Patti LuPone on ‘Hollywood’ costar Darren Criss, family friend Lucille Ball (Conclusion)
LOS ANGELES—On her own attempts to make it in Hollywood, Patti LuPone recounted, “When I first went to California, I was much younger than I am now. I was rejected a lot because my face is not the Hollywood face at the time. Hollywood has changed quite a bit, but it was rejection after rejection. I used to get incredibly depressed having to go to California for pilot season.
“I never liked Los Angeles until just recently when I was able to appreciate its beauty and history because we were doing ‘Hollywood.’
“I think Los Angeles has changed tremendously, and it needs to change more. I wish that the people who are the heads of studios or the people in power don’t underestimate their audience, and have the courage to put on a story and let the audience instruct them, as we instruct the audience. I would wish that on Broadway, too.”
As a Broadway icon, Patti was the one who attracted Hollywood stars. They lined up to see her backstage.
“I was actually very lucky when I did ‘Evita’ to meet a whole slew of Hollywood stars. I met Douglas Fairbanks Jr. and we became pen pals. Lana Turner sat in my dressing room. We were knee-to-knee for 45 minutes. Gregory Peck, Jack Nicholson—I got to meet a lot of people.
“Of course, I was so overwhelmed that I couldn’t speak. I have pictures of them, but I couldn’t speak because I am a fan. I grew up seeing them on the silver screen. And now, they were in my dressing room, complimenting me on my performance. I was speechless, tongue-tied and just not prepared. I guess that is how you get when you meet your idols, right?”
Which Hollywood icon impressed her the most? “Probably Gregory Peck, who was so suave, and Douglas Fairbanks Jr.,” she replied. “It was pretty wonderful. I met Ginger Rogers. I was, oh my God (laughs), look at what is happening to me now.
“But I would say Gregory Peck, just because he was so subdued and his voice was luscious. And so polite. He actually said that his son was stepping out with Cheryl Tiegs. I thought, what a charming way to say your son is dating Cheryl Tiegs—he is ‘stepping out’ with her.”
Back to Avis being a lonely character, Patti admitted that as a performer, she herself often experiences being alone. “In my particular career, I have been on the road for the majority of it, and generally, I am alone on the road. For instance, when I was doing ‘Hollywood’ in California, my husband was in Indiana taking care of his father’s property.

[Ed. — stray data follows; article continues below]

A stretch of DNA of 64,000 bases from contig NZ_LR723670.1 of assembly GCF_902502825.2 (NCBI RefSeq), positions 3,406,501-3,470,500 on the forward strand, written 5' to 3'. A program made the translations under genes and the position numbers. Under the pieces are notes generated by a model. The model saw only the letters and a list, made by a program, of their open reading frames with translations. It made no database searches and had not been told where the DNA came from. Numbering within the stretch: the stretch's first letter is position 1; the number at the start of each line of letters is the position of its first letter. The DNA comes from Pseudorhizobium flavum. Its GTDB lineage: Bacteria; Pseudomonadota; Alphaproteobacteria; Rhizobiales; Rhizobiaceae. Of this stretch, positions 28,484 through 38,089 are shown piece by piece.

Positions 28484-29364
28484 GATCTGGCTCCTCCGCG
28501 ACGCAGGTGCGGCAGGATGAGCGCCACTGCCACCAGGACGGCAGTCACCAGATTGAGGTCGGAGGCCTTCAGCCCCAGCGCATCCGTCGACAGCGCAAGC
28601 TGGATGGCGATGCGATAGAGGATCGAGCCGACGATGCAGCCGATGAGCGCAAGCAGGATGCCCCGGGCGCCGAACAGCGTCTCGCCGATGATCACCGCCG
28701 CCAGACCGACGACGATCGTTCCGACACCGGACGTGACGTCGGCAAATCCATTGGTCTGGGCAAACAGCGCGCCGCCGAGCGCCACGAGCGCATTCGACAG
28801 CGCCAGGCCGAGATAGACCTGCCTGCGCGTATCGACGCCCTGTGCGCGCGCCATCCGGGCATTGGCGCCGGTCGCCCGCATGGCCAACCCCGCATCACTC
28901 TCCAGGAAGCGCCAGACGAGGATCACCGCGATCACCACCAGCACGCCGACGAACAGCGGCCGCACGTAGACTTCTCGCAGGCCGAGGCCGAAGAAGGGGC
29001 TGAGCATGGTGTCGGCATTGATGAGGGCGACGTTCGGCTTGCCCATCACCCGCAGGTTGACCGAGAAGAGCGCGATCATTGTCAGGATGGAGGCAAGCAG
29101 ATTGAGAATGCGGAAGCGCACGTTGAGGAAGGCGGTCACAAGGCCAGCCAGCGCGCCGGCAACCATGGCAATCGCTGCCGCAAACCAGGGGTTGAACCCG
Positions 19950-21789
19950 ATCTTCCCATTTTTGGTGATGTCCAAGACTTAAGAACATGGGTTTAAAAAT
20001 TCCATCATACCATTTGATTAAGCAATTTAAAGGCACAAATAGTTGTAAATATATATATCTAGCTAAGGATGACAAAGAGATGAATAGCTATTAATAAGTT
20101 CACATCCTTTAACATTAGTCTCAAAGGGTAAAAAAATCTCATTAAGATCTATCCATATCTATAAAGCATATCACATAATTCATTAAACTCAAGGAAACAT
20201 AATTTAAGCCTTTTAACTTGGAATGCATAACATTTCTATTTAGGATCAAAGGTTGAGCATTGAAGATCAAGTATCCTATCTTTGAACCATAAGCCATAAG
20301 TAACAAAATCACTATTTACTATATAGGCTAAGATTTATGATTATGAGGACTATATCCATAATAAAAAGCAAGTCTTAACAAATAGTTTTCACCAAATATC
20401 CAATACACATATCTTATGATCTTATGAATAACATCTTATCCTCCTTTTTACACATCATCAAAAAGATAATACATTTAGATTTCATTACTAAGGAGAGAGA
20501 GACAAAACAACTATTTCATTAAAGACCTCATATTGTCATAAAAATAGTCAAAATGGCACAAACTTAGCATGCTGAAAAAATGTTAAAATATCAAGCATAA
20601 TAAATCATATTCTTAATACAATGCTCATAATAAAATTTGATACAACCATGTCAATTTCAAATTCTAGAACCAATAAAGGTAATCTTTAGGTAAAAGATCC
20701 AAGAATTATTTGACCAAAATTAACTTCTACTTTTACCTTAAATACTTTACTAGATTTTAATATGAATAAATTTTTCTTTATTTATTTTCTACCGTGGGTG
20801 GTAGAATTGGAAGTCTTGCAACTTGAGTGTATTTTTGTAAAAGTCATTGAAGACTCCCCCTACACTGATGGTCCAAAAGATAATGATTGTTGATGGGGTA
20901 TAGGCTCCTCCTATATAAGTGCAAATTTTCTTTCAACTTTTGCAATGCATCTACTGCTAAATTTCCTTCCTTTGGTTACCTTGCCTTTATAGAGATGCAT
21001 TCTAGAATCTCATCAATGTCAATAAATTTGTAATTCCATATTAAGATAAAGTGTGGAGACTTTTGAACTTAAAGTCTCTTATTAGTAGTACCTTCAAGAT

“So I was alone in my house and I would shoot and that (cast and crew) would be my family for as long as I was there. Then, I would go home alone.”
But the pandemic lockdown has given the very busy actress a rare time off to be with her husband of more than three decades, cameraman Matthew Johnston, and their son, Josh.
Patti, whose older brother Robert LuPone originated the director (Zach) character in “A Chorus Line,” was going to star in a revival of Stephen Sondheim’s “Company,” in time for the latter’s 90th birthday last March 22. Then, the pandemic lockdown of Broadway happened.
“The days disappear, interestingly enough,” the musical theater’s beloved diva shared about her self-isolation life in the family’s rural Connecticut modern farmhouse. “I don’t know why I wake up so early. I find that I am either completely unfocused or I am completely focused. It swings wildly back and forth. I am reading the latest translation of ‘Madame Bovary,’ which is fantastic.
“I am watching ‘Babylon Berlin,’ ‘My Brilliant Friend’ and ‘Grace and Frankie.’ I am cooking, walking in the hills, riding my bike. My problem is trying to get to sleep at night. It’s a confusing, sad, scary time. I don’t know when we will get back to work. I don’t know what will happen to this broken country we live in.” She is an outspoken critic of President Trump.
In the meantime, Patti is enjoying this family time: “We are all together in Connecticut. My son and husband are here and we are a family. For however horrible this pandemic is, I am grateful for my good fortune and especially to have my family around me at this time. We are together, we are cohabitating excellently, we are learning more about each other.
“It’s time that I lost with my kid because I was working. I missed the shoelaces being tied, the training wheels coming off the bike, and I am getting it back. I am grateful that I have this time with my kid and of course, my husband.”
She was about to turn 71 when we talked to her via BlueJeans. Beaming, Patti shared, “My poor husband said, ‘I don’t have anything for you.’ I said, ‘I don’t want anything. All I want is for my husband and son to be together, take a walk and have dinner.’ I don’t know whether they are more important the older we get or they are always important.”
Patti, who went on to sing Sondheim’s “Anyone Can Whistle” in the recent terrific virtual birthday concert for the acclaimed composer and lyricist, is optimistic that the “Company” revival will still go on.
She said, “I had done ‘Company’ before and I had done it with the New York Philharmonic and on Stephen’s 80th birthday. So I played Joanne before and the question was, ‘How do I make this different?’
“And to be able to have this experience with Mr. Sondheim at his age … But the whole thing kind of blew up in our faces because we were opening on his 90th birthday. And who knows when we are going to open now? I just hope that Stephen is there. He was there when we did it in London, and he loves this production. At this point, it’s a very moving experience to be in this.” INQ
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